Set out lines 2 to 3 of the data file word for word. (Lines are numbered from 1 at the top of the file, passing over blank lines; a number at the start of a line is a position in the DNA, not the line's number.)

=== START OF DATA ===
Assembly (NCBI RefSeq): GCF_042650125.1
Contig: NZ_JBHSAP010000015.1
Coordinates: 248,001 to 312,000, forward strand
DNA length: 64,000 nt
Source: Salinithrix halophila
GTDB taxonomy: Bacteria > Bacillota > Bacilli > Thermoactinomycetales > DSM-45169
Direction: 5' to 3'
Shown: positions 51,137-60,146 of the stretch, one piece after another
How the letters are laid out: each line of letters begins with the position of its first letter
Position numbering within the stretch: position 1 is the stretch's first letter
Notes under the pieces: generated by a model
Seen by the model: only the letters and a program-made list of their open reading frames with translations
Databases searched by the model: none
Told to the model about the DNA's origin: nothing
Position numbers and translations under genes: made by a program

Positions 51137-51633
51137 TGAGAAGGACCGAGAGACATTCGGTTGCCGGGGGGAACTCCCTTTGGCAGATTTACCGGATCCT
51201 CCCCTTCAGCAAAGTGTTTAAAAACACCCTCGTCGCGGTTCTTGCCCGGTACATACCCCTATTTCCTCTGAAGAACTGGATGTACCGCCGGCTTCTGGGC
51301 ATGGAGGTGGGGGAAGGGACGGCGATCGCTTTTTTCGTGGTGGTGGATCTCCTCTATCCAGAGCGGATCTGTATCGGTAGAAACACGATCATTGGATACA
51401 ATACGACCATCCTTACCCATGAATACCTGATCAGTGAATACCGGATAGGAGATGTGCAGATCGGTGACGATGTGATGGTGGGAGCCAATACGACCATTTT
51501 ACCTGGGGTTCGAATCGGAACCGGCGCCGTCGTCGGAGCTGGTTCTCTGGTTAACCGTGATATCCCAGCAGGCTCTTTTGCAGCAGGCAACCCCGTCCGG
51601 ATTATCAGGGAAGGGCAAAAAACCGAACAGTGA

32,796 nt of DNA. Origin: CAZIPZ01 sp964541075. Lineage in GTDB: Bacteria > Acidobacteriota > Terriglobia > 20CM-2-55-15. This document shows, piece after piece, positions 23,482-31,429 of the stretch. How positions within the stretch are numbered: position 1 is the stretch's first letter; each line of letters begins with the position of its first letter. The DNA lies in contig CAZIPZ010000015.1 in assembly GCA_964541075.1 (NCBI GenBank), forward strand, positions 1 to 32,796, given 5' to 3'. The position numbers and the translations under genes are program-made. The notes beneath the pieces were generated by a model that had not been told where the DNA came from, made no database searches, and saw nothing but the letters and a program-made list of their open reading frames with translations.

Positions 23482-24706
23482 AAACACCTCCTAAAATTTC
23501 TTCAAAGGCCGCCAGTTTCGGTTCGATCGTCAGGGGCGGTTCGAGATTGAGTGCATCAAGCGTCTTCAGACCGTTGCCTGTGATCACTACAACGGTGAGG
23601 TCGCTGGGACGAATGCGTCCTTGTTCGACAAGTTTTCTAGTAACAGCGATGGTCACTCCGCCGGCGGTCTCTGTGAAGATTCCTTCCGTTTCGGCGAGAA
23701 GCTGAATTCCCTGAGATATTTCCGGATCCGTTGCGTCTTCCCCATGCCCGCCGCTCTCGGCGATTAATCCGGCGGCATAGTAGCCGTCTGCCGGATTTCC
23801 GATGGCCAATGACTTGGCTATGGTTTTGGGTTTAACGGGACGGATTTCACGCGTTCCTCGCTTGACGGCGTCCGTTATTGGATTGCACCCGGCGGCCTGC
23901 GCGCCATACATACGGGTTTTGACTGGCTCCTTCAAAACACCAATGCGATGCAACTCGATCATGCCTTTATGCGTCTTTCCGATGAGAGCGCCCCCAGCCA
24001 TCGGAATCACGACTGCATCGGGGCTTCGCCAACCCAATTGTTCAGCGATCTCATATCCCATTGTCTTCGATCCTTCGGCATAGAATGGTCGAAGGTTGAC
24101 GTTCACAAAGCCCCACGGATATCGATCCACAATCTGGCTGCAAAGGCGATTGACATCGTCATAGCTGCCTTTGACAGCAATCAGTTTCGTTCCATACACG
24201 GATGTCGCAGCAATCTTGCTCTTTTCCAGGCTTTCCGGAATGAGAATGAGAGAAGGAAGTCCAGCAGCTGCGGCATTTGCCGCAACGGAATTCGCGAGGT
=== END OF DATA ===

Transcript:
Contig: NZ_JBHSAP010000015.1
Coordinates: 248,001 to 312,000, forward strand